Kirby will even try to do his entire repertoire of tricks simultaneously, sans command. He’s a go-getter. In fact, if the AKC will allow me to hold a Beggin’ Strip over his head throughout the entire exam, then Kirby may have a fighting chance. Unfortunately, this is unlikely the case, so I will need to devise a new way to smuggle Kirby into places. Suggestions?

(Wo)man vs. Food

4 Jun

I entered the ring a mere girl and left a champion.

When my friends from my semester abroad in Shanghai wanted to reunite, we figured a battle of appetites would be the perfect activity to rekindle our friendship. Of course, I was can’t-sleep-the-night-before excited. I’m not the most competitive person, nor am I the biggest eater but there’s something about eating competitions that ignites a passion within me. I think I just love talking smack, emasculating male friends and having an excuse to wear pants with elastic waistlines.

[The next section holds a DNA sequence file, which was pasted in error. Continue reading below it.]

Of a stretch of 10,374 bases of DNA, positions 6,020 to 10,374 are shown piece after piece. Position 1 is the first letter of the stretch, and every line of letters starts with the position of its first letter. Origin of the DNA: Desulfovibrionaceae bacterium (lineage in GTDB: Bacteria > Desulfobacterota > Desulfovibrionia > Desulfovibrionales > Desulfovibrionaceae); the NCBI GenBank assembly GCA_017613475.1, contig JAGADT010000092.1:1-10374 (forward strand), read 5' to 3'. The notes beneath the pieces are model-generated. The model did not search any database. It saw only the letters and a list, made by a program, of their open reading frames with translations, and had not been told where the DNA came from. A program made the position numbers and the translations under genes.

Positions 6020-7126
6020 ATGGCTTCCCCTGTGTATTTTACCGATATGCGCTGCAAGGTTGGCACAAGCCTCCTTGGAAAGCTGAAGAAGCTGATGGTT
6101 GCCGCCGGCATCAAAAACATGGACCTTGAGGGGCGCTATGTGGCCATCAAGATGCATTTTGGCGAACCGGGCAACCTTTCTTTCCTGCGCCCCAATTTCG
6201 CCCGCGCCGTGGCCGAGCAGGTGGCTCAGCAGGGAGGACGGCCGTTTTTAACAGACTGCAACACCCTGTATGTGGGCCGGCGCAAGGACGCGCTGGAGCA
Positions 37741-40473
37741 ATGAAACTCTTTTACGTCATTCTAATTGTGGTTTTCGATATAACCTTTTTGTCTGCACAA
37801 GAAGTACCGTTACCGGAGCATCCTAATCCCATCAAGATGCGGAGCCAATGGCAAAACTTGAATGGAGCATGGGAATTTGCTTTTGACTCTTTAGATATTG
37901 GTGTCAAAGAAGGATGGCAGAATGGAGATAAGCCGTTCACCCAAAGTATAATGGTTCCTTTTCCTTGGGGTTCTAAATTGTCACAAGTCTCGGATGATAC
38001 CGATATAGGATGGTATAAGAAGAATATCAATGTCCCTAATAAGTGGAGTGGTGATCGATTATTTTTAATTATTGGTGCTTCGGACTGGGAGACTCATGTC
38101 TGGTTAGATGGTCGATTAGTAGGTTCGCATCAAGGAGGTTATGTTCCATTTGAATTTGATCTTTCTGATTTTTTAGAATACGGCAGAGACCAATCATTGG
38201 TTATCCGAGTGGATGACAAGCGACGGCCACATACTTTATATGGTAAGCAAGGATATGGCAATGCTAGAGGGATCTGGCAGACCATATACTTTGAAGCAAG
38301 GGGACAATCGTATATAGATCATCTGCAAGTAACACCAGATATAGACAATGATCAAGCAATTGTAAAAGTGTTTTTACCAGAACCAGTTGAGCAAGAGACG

We arrived at my favorite all you can eat shabu shabu restaurant ready to eat…or should I say comp-eat. However, the restaurant apparently blatantly lied to me as they were, contrary to previous promises, closed on Memorial Day. Blood was rushing from my brain. My body felt weak. My soul ached. I was tempted to scavenge through the restaurant’s trash for leftover meat scraps. I wanted, nay, NEEDED copious and copious amounts of food. Remnants of dignity and a continued desire for gluttony persuaded us (well, me) out of the dumpster and instead, led us to a $11.95 Korean barbecue buffet.